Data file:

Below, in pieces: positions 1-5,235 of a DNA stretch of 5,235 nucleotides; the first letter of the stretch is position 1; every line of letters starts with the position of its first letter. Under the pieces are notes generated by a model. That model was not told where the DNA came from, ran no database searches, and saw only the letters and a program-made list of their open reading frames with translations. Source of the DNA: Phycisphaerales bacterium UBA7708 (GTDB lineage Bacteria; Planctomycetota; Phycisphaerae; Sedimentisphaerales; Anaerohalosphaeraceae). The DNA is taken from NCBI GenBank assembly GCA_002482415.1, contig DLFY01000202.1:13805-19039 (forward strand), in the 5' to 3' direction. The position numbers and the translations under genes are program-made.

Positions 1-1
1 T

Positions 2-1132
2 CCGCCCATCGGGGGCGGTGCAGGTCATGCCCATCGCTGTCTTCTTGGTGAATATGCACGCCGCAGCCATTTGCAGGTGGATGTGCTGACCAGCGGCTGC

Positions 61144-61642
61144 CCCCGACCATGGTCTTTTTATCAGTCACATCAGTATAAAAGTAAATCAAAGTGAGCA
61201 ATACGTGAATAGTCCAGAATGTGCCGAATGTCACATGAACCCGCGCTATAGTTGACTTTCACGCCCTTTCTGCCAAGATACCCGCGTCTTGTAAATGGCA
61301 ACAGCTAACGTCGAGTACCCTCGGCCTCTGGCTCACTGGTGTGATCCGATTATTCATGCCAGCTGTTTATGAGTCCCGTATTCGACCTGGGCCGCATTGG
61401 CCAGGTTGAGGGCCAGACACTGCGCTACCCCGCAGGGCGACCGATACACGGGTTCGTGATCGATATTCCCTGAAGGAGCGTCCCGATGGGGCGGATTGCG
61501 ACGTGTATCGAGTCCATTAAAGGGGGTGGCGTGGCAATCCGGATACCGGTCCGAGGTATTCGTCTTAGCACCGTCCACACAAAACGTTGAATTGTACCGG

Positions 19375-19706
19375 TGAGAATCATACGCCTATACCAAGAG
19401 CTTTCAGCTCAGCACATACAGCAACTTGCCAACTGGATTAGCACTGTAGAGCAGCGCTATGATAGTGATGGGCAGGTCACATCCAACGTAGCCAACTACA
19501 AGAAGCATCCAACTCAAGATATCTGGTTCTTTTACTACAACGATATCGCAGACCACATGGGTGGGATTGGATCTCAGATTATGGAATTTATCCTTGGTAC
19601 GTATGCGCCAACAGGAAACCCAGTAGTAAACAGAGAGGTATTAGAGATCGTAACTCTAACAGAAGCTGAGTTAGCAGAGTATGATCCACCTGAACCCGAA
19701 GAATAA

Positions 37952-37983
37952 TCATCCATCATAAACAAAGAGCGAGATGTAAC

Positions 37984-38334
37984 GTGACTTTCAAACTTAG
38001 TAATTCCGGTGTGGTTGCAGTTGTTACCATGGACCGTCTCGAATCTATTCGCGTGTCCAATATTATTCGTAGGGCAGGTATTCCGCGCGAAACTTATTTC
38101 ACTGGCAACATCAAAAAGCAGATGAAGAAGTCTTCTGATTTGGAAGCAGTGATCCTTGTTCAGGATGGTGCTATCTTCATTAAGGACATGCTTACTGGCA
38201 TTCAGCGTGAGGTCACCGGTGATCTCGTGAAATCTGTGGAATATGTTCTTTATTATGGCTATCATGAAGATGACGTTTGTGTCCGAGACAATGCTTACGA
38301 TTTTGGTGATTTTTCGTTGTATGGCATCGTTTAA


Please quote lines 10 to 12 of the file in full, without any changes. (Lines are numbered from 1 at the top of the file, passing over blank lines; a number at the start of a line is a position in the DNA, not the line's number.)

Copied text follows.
61401 CCAGGTTGAGGGCCAGACACTGCGCTACCCCGCAGGGCGACCGATACACGGGTTCGTGATCGATATTCCCTGAAGGAGCGTCCCGATGGGGCGGATTGCG
61501 ACGTGTATCGAGTCCATTAAAGGGGGTGGCGTGGCAATCCGGATACCGGTCCGAGGTATTCGTCTTAGCACCGTCCACACAAAACGTTGAATTGTACCGG

Positions 19375-19706